Writers own a lot of books, but there are only a few they really use. For me, one of those books is The Oxford American Writer’s Thesaurus, second edition. I came across a reference to it in a blog, checked it out online, then ordered it. I love it. It helps me find a word that will freshen up what I’m writing, instead of repeating the same tired old words.
I recently discovered another book on goodreads that I think I will order. It’s entitled The Emotion Thesaurus: A Writer’s Guide to Emotional Expression by Angela Ackerman. It’s highly praised by users.
The third useful book I’m going to mention is a visual dictionary. I don’t mean an illustrated dictionary with more words than pictures. A visual dictionary has all pictures that are well-labeled. For example, when writing about a clockmaker, he would be using certain tools and dealing with specific parts of a clock. Most of us have no idea what those might be properly called. Such a book is invaluable then.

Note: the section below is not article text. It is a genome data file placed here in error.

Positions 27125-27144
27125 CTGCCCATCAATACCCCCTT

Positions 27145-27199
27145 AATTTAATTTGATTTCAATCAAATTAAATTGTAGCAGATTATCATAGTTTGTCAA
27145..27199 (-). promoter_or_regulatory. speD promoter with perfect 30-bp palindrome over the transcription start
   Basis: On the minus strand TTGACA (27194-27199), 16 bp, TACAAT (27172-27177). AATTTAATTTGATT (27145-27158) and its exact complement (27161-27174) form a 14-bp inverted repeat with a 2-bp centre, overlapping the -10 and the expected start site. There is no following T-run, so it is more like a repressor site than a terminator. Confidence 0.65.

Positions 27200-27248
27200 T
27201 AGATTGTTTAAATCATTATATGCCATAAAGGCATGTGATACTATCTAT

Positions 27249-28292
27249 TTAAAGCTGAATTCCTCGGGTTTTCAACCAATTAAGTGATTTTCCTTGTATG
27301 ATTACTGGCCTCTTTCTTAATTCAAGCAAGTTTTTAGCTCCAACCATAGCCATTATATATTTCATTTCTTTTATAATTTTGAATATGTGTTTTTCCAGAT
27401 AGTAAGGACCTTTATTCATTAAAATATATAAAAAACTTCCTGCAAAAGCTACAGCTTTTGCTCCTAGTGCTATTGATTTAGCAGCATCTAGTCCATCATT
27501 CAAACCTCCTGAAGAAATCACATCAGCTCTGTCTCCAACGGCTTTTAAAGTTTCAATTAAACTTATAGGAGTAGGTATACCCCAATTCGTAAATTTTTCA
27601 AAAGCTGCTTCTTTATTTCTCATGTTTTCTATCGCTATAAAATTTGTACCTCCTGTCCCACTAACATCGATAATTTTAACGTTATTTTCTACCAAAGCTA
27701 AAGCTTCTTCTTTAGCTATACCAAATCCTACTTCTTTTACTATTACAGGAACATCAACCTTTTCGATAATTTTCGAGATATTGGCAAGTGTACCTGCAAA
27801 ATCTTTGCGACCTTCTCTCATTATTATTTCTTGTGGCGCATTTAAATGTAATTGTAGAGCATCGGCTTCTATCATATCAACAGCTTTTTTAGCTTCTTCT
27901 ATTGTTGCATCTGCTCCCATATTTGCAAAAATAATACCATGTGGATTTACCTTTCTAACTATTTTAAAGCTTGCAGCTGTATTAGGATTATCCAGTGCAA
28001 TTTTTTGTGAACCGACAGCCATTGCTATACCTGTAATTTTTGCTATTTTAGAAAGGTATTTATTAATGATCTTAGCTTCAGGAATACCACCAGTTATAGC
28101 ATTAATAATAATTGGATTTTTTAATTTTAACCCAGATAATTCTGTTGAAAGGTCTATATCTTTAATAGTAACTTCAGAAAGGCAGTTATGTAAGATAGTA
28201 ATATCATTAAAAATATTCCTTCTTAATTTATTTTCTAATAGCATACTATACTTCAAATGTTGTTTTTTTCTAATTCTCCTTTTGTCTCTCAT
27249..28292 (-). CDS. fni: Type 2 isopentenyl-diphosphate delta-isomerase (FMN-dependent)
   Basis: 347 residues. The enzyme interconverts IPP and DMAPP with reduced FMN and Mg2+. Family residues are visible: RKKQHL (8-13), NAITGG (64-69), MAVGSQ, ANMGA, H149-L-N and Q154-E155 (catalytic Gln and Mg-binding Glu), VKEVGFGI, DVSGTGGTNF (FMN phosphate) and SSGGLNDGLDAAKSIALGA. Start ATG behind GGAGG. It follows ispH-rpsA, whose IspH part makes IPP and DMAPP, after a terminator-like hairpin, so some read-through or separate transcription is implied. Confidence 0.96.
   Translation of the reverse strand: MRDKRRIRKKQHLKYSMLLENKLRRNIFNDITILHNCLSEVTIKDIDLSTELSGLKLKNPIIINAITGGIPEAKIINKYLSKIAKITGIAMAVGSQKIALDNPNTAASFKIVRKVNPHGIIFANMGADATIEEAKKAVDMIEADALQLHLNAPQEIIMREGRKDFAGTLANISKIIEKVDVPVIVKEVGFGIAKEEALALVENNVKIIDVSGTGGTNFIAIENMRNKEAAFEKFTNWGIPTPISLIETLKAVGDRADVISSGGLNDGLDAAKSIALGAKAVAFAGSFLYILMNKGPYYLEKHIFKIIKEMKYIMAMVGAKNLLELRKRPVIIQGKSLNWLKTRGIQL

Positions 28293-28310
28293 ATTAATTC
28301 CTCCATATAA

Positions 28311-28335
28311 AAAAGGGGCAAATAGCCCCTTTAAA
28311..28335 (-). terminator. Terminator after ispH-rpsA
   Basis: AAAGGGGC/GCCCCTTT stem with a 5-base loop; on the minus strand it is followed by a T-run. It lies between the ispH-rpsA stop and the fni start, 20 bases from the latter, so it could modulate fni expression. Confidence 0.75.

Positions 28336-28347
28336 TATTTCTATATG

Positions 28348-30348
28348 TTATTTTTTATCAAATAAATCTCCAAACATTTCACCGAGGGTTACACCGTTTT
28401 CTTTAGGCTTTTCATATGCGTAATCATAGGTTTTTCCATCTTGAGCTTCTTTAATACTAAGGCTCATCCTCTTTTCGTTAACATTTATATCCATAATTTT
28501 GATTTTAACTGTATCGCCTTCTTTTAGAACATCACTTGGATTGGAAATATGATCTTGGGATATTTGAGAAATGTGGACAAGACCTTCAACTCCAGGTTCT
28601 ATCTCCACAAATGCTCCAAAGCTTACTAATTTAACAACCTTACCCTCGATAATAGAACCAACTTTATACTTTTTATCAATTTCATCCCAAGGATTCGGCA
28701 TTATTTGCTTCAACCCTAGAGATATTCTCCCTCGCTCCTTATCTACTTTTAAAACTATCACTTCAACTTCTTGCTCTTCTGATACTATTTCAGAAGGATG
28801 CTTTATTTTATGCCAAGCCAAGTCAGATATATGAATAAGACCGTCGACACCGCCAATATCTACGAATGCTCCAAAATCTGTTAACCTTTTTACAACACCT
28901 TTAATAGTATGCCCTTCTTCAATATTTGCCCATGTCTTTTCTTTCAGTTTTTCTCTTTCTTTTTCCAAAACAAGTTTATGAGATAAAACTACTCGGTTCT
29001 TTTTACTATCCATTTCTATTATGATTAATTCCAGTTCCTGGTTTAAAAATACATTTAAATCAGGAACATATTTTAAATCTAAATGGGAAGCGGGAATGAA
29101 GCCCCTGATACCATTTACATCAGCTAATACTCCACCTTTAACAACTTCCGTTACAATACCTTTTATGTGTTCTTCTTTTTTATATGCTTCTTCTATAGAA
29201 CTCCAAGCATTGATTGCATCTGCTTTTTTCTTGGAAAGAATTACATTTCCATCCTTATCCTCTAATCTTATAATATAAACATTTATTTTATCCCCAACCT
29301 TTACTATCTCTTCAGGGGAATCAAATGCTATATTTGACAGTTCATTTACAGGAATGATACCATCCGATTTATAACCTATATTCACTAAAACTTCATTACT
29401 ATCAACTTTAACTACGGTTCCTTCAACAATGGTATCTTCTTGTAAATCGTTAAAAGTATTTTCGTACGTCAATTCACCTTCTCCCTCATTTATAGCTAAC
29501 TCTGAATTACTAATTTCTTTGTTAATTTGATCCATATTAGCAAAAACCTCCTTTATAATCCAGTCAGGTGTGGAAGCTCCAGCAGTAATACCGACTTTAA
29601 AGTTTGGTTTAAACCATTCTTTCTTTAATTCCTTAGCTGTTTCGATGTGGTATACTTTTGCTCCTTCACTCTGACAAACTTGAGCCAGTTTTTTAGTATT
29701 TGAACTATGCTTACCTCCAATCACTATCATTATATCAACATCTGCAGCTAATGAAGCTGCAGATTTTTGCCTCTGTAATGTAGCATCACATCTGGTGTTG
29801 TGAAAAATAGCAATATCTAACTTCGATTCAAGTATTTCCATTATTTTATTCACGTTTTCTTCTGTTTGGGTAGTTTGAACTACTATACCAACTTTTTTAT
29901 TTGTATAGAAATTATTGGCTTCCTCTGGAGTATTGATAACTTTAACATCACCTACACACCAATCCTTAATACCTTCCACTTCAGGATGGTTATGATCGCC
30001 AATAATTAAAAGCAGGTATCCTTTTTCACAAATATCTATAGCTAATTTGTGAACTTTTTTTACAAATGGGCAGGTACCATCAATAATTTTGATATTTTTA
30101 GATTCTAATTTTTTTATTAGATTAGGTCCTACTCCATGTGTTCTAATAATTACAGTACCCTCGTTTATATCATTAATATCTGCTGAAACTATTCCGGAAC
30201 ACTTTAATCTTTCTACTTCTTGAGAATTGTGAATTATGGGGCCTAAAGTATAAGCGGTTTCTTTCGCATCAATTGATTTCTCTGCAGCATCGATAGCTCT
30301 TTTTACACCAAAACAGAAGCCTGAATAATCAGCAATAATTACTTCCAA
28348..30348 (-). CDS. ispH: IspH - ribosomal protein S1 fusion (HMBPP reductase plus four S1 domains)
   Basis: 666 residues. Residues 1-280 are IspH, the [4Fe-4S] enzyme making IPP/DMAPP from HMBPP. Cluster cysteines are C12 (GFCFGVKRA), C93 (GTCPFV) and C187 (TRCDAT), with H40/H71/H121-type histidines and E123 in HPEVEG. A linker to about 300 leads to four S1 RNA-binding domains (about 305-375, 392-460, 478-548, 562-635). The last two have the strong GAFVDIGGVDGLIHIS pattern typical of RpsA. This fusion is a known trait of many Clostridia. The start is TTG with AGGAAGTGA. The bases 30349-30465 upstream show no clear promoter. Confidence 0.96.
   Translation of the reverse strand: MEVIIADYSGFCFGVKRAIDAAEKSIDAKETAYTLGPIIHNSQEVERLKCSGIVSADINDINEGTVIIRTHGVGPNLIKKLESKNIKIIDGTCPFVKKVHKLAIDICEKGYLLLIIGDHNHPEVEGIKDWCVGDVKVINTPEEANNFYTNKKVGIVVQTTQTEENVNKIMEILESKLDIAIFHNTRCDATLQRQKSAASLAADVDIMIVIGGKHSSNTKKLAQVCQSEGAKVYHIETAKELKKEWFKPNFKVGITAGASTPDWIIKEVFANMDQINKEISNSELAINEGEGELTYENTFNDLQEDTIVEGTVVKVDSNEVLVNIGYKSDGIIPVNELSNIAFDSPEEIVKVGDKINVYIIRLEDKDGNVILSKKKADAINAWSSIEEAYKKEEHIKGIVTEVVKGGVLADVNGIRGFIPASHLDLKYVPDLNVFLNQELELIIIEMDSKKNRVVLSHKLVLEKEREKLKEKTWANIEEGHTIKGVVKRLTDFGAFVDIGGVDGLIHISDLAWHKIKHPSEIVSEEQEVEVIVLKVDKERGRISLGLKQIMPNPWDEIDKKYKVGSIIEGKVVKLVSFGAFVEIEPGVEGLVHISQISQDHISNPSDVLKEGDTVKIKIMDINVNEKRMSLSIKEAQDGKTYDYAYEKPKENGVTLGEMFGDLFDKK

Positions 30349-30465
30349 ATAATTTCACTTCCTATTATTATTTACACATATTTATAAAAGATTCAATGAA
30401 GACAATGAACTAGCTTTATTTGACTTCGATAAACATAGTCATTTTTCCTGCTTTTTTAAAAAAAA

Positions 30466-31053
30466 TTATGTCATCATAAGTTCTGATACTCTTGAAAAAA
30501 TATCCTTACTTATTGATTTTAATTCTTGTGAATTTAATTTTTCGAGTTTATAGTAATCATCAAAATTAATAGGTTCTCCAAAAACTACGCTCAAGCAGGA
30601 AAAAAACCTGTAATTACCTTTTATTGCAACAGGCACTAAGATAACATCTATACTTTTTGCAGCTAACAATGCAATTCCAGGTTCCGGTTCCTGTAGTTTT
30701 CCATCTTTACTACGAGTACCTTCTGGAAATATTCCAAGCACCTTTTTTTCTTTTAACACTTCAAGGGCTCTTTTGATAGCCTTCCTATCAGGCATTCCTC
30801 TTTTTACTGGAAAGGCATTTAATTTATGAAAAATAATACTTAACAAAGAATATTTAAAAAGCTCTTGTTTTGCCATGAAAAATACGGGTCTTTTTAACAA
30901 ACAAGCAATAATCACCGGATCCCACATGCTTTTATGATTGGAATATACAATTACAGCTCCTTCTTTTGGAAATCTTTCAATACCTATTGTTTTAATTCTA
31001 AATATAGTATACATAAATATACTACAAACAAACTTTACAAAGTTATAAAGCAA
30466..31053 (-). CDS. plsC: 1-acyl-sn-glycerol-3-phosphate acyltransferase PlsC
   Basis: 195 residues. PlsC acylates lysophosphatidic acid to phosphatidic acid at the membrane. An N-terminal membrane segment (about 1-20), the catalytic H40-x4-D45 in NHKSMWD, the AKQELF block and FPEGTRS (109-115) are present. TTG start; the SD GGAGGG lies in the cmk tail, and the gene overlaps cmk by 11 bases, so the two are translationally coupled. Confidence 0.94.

Be careful what you buy. A picture dictionary is not the same thing, nor is an illustrated dictionary. Some I would suggest are: Ultimate Visual Dictionary by DK Publishing; The Facts on File Visual Dictionary; The Macmillan Visual Dictionary; The Firefly Visual Dictionary; and the Merriam-Webster’s Visual Dictionary.
I’m always on the look-out for resources that will assist me where I have writing weaknesses. It’s good to cull our bookshelf from time to time and update our resources. Of course, lots of people don’t want to haul books around or store them. There are often good online resources as well. Here are a few helpful sites: